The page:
With the past two years representing a peak in uncertainty for many, post-COVID planning complexity has left many leaders with even more multi-layered challenges.
“This is especially true for business leaders tasked with forecasting consumer expectations amid fluctuating demand and markets. Knowing what to plan for and what data to use to do it has never been more unclear,” commented Rebecca Porter, Principal Product Marketing Program Manager at Anaplan.
Procurement can’t rely on historic data alone
A key challenge for many procurement professionals planning for the future is the fine balance of not solely relying on historic data alone to make predictions but also not ignoring the events of the past two years.
Following the outbreak of COVID-19, consumer behaviour has significantly changed, Anaplan uses the fitness industry as a prime example of fluctuating demand.
“At the start of the pandemic, the price of weights and home gym equipment skyrocketed,” commented Porter.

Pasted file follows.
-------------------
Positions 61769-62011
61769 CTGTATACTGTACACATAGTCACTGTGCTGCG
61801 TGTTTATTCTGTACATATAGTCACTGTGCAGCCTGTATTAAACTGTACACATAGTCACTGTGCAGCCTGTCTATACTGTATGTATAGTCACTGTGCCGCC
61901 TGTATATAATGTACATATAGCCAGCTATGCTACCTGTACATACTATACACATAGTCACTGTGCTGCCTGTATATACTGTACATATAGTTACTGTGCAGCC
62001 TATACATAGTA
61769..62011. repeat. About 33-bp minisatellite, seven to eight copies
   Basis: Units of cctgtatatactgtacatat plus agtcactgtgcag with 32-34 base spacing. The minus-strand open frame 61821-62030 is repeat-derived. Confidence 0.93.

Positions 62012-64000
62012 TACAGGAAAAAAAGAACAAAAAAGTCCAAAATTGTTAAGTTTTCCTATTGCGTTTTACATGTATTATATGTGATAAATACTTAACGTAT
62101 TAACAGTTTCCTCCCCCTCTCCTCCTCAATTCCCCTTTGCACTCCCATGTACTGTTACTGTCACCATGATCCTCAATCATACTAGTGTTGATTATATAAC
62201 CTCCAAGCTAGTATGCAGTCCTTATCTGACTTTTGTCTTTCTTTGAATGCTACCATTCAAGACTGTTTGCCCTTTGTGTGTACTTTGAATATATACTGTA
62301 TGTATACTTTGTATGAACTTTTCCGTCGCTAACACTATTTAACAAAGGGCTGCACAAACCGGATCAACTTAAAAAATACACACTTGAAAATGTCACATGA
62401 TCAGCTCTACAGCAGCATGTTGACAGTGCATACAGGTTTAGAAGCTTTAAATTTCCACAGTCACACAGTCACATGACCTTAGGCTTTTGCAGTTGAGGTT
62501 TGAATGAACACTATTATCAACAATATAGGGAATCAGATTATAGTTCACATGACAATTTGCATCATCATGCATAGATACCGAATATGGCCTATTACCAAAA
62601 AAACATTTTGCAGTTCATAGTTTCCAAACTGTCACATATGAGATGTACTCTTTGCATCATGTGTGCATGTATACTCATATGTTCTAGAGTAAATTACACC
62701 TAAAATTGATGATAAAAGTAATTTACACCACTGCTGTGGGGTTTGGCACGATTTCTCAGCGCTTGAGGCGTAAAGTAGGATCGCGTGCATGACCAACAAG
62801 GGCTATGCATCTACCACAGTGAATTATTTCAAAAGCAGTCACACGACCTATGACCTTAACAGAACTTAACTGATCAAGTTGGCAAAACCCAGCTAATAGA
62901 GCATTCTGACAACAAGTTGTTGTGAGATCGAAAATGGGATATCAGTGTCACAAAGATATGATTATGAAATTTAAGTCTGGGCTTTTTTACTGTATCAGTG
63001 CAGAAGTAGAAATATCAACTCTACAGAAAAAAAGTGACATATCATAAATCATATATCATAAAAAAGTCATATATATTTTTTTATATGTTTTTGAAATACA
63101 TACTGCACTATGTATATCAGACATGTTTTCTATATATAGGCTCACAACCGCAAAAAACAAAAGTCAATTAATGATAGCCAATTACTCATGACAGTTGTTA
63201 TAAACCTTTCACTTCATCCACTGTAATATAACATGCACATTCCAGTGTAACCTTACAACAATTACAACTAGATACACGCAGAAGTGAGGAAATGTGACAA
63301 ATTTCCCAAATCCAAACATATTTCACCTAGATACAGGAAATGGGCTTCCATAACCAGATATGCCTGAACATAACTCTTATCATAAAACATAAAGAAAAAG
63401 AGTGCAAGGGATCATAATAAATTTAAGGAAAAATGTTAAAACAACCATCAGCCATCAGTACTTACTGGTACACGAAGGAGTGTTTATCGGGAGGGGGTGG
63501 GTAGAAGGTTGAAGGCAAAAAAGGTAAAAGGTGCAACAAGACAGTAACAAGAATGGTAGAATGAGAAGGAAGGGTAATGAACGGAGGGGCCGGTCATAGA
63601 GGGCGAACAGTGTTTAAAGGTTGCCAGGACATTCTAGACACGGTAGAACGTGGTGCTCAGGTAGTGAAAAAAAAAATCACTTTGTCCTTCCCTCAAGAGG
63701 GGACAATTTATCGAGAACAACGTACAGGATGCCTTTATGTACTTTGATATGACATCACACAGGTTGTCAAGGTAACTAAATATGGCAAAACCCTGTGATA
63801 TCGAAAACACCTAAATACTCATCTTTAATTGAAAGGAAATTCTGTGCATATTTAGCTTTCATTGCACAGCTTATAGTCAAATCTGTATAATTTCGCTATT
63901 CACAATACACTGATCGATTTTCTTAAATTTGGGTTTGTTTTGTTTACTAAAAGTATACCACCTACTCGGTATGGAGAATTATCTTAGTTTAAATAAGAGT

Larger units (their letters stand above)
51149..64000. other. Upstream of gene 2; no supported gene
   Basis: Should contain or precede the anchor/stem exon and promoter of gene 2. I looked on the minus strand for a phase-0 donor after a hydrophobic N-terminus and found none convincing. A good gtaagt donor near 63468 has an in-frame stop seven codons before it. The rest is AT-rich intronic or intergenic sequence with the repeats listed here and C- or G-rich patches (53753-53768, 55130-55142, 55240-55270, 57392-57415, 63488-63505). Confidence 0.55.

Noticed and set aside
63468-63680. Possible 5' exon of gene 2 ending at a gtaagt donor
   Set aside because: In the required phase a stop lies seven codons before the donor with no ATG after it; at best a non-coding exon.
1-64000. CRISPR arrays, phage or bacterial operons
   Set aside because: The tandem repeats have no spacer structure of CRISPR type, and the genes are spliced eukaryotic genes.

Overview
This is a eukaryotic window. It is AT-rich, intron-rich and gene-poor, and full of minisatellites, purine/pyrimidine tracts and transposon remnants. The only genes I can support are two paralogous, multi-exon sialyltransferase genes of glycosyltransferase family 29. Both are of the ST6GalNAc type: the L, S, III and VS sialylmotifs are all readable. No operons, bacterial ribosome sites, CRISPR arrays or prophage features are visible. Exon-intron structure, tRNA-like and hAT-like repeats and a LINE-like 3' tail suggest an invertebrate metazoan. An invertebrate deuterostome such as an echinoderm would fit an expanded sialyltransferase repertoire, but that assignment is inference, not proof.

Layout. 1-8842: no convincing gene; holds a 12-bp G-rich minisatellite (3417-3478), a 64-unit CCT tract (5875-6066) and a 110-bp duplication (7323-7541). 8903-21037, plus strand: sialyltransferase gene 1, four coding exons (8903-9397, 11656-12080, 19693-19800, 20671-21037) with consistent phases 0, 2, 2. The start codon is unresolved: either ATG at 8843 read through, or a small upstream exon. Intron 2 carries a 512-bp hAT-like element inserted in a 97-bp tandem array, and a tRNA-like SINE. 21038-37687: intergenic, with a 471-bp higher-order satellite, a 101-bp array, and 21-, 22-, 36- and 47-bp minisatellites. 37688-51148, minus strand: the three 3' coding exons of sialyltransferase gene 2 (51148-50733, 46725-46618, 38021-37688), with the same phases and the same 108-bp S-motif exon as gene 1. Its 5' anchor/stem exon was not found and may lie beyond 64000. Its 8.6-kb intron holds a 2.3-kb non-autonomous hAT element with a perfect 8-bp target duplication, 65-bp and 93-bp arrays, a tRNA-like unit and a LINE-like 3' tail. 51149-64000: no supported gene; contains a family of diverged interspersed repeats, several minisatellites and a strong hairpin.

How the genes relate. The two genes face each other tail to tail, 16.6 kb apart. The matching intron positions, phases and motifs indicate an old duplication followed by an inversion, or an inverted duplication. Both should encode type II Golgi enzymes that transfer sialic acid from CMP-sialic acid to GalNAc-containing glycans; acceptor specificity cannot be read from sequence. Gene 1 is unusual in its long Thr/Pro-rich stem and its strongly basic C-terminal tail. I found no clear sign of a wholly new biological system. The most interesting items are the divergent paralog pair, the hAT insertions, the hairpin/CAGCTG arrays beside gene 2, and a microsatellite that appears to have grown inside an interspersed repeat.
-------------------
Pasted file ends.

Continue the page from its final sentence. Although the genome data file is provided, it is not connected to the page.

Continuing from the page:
Porter added: “Companies offering home fitness services and hardware saw a jump in demand they could barely keep up with. Once commercial gyms started opening again, the prices for home equipment started creeping down. Now we’re seeing home fitness companies losing market share to in-person training offerings, but not necessarily returning to pre-COVID demand levels.”
As such, the fitness industry can’t rely on its 2020-2021 demand data alone, but it also can’t be ignored as demand isn’t the same as it was pre-COVID-19.
‘New times call for new measures’
Porter assures that it will remain possible for organisations to forward-plan in a post-COVID-19 world, but it will require a change in how it is conducted and the data used to achieve such planning.
Porter recommends three focus areas for the function in a post-COVID-19 environment:
- Get closer to the market: “Leverage data, such as point of sale (POS) information that’s close to the consumer, to identify new trends and changes in behaviour as it happens. Using data that’s close to the market allows you to react swiftly to shifting demand.”
- Use more granular data: “Where monthly or weekly data was sufficient before the pandemic, daily data will be more useful in providing faster indications of changes in the market.”
- Incorporate external data: “Often, internal data clearly shows you what has happened, but historic data is no longer sufficient to predict the future. External data can provide information about consumer demand that isn’t available from historic internal data.”